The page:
Silk Road. 2021.
Written and Directed by Tiller Russell
Starring Jason Clarke, Nick Robinson, Daniel David Stewart, Alexandra Shipp, Paul Walter Hauser, Jimmi Simpson, Lexi Rabe, Katie Aselton, Will Ropp, Jennifer Yun, and Darrell Britt-Gibson
Philosophical twenty-something Ross Ulbricht creates Silk Road, a dark net website that sells narcotics, while DEA agent Rick Bowden goes undercover to bring him down.
Documentary filmmaker Tiller Russell is already off to a strong 2021 with Night Stalker: The Hunt for a Serial Killer having released on Netflix to a positive consensus, whereas his second outputting Silk Road is his first narrative feature although one that plays to his strengths of studying true crime. There are times when Silk Road is not only showing us immoral behavior from its protagonists, it goes as far as letting them mouth off justifications for their actions without necessarily condemning them. At one point, a character brings up that not everything can be seen in black-and-white, which is something that Tiller Russell has emphasized with this adaptation of David Kushner’s magazine article.
Moviegoers have long been fascinated by career criminals, glorification or not, so it’s a surprise that Silk Road has the opposite effect when we are introduced to the ambitious young entrepreneur Ross Ulbricht (Nick Robinson, who severely lacks charisma in this role, while still delivering a solid enough performance) spouting off edgy libertarian beliefs driving his motivation in life. It’s already offputting the way he sees the world, his deep thinking is really not that interesting, but he does back up his words by creating an untraceable website for the purchasing and receiving of various illegal drugs. He is certainly committed to freedom, performing mental gymnastics that because his buyers need to know how to mask their IP address and use Bitcoin (something fewer people knew how to do back in the early 2010s) they must be smarter than the average drug user and not at risk to get addicted.
Then there’s disgraced narcotics agent Rick Bowden (Jason Clarke doing some of the best work of his career, relishing in playing a rough around the edges character that plays fast and loose with the rules, seemingly channeling the performances of Michael Shannon for this role) who has not only been transferred to a desk job in the cyber crimes department but is entering a whole new world of investigative work he doesn’t understand. That’s partly because no one wants him to as he’s a recovering drug user liability that botched an ongoing investigation. His superiors are more than happy to just let him do nothing for one more year before he’s due for his pension.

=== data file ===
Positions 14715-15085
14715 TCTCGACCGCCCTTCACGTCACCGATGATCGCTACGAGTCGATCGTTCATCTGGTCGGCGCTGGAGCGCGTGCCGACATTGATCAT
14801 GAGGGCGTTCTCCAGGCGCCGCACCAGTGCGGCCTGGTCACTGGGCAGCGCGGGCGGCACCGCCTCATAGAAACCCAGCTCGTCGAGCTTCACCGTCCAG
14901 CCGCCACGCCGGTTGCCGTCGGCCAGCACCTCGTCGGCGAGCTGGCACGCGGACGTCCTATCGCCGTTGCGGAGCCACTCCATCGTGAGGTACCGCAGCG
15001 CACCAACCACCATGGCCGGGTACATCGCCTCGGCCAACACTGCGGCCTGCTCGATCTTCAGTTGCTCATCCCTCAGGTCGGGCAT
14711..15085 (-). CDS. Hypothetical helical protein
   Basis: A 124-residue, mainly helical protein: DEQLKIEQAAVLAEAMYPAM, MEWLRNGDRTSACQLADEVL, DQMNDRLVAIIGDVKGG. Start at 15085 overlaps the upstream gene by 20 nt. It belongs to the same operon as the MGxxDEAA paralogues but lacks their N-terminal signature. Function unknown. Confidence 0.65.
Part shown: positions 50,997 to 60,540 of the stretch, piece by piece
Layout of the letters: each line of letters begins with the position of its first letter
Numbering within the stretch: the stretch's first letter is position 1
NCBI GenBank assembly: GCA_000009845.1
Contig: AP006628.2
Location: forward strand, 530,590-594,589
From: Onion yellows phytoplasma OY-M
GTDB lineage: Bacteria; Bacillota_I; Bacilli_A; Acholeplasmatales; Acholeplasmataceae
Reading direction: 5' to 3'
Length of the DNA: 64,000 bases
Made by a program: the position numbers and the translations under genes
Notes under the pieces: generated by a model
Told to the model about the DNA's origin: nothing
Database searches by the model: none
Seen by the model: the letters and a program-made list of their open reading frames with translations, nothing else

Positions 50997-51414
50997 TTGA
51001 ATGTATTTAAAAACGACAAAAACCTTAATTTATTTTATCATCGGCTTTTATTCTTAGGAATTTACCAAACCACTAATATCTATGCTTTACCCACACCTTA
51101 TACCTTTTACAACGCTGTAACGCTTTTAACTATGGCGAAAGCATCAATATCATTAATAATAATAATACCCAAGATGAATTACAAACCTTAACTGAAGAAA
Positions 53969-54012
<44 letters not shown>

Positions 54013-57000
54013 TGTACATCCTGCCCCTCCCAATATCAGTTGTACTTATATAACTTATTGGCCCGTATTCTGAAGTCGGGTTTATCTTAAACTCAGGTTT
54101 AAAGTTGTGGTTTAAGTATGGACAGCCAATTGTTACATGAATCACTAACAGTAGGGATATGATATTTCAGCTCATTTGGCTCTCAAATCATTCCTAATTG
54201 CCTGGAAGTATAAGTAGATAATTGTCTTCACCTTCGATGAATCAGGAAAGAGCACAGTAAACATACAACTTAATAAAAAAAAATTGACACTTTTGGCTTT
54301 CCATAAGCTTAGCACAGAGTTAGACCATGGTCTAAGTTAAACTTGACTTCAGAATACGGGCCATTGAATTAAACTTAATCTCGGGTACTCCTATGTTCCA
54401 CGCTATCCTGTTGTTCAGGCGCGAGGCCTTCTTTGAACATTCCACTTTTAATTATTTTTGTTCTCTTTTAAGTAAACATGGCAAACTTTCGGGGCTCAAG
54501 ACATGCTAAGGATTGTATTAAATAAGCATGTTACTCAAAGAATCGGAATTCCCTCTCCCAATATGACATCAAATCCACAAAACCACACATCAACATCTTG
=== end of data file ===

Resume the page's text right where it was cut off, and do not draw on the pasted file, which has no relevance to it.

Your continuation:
Rick, while offputting in different ways (he makes all kinds of racist remarks while saying something homophobic here and there), is incapable of doing nothing. He does get wind of this new sensation about people buying drugs online but initially can’t do anything about it considering he doesn’t even understand how to send emails. Amusingly, he gets in touch with small-time criminal Rayford (Darrell Britt-Gibson) who is more than willing to educate, but not without laughing his ass off that Rick believes that drugs are being sold on YouTube.
What’s fascinating is that after a three-month time skip, Rick does amass a competent level of understanding regarding basic Internet functions to where he is able to combine that with his own fieldwork to locate Ross, who is of course anonymous on the Internet. As icky as this character can be sometimes, there’s also a surprising amount of empathy as he does know what he is doing to zero in on Ross, eventually finding the underboss first (Paul Walter Hauser in one of his idiosyncratic comedic roles that he is always a hoot to watch as). The kicker is that here shown such so much disrespect his superiors won’t even acknowledge his work even though he can prove he is getting close to catching Ross, leading to some tension over conflicting investigative methods.
Now, there’s actually a lot to spoiler here so that’s as far as I would go with the plot, but really all that needs to be known is Silk Road is a thrilling game of cat and mouse with both digital and real-world footprints where neither protagonist is heroic. It goes without saying that Rick, due to some family reasons that are squeezed in here about as well as they could be, becomes corrupt himself leading to some scintillating mind tricks. It’s an exercise in entertainment that’s lacking in fleshed-out characterizations and a fairly unexciting global Internet criminal. Not to mention, there is a subplot of relationship strife between Ross and his girlfriend Julia (Alexandra Shipp) that’s worthless as every one of her scenes is just her saying “you should probably stop, you’re going to get caught” in different ways to a character that’s as alive as dried paint.
Silk Road is a compulsively watchable tale of crime and moral corruption that could have been legendary in more capable hands, but what’s here is still a doozy of a nailbiter. The butting heads of old school and new school detective work is far more engaging than Nick Robinson’s dry but serviceable take on the creator of the titular website, but when everything converges the stakes and suspense are raised to where most of the flaws are easily overlooked. Aside from that, it’s not really clear what message Tiller Russell is trying to express here, but it’s less of an issue seeing how easy it is to get swept up in this story.
Flickering Myth Rating – Film: ★ ★ ★ / Movie: ★ ★ ★ ★
Robert Kojder is a member of the Chicago Film Critics Association and the Critics Choice Association. He is also the Flickering Myth Reviews Editor. Check here for new reviews, follow my Twitter or Letterboxd, or email me at MetalGearSolid719@gmail.com